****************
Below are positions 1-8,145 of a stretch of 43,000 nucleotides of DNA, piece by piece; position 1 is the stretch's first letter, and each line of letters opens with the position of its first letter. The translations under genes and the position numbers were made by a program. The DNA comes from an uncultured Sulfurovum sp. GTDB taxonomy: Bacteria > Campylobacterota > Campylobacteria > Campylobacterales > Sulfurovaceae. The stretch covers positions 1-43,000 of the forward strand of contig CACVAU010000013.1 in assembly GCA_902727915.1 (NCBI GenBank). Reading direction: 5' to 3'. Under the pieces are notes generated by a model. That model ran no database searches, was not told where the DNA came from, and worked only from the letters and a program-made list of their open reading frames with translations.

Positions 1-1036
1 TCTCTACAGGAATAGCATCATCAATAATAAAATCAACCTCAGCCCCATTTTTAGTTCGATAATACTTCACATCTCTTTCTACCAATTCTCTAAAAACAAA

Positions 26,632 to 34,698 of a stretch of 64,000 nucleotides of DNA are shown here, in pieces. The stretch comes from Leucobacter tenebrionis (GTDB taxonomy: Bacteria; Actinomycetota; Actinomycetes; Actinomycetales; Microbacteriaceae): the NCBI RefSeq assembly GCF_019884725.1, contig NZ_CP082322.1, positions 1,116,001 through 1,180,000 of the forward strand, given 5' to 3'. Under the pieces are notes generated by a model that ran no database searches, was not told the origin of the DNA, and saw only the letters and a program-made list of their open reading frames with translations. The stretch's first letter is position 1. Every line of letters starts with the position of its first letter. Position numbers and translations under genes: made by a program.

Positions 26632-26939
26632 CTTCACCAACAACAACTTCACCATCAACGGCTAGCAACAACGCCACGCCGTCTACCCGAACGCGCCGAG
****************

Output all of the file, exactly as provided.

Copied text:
Below are positions 1-8,145 of a stretch of 43,000 nucleotides of DNA, piece by piece; position 1 is the stretch's first letter, and each line of letters opens with the position of its first letter. The translations under genes and the position numbers were made by a program. The DNA comes from an uncultured Sulfurovum sp. GTDB taxonomy: Bacteria > Campylobacterota > Campylobacteria > Campylobacterales > Sulfurovaceae. The stretch covers positions 1-43,000 of the forward strand of contig CACVAU010000013.1 in assembly GCA_902727915.1 (NCBI GenBank). Reading direction: 5' to 3'. Under the pieces are notes generated by a model. That model ran no database searches, was not told where the DNA came from, and worked only from the letters and a program-made list of their open reading frames with translations.

Positions 1-1036
1 TCTCTACAGGAATAGCATCATCAATAATAAAATCAACCTCAGCCCCATTTTTAGTTCGATAATACTTCACATCTCTTTCTACCAATTCTCTAAAAACAAA

Positions 26,632 to 34,698 of a stretch of 64,000 nucleotides of DNA are shown here, in pieces. The stretch comes from Leucobacter tenebrionis (GTDB taxonomy: Bacteria; Actinomycetota; Actinomycetes; Actinomycetales; Microbacteriaceae): the NCBI RefSeq assembly GCF_019884725.1, contig NZ_CP082322.1, positions 1,116,001 through 1,180,000 of the forward strand, given 5' to 3'. Under the pieces are notes generated by a model that ran no database searches, was not told the origin of the DNA, and saw only the letters and a program-made list of their open reading frames with translations. The stretch's first letter is position 1. Every line of letters starts with the position of its first letter. Position numbers and translations under genes: made by a program.

Positions 26632-26939
26632 CTTCACCAACAACAACTTCACCATCAACGGCTAGCAACAACGCCACGCCGTCTACCCGAACGCGCCGAG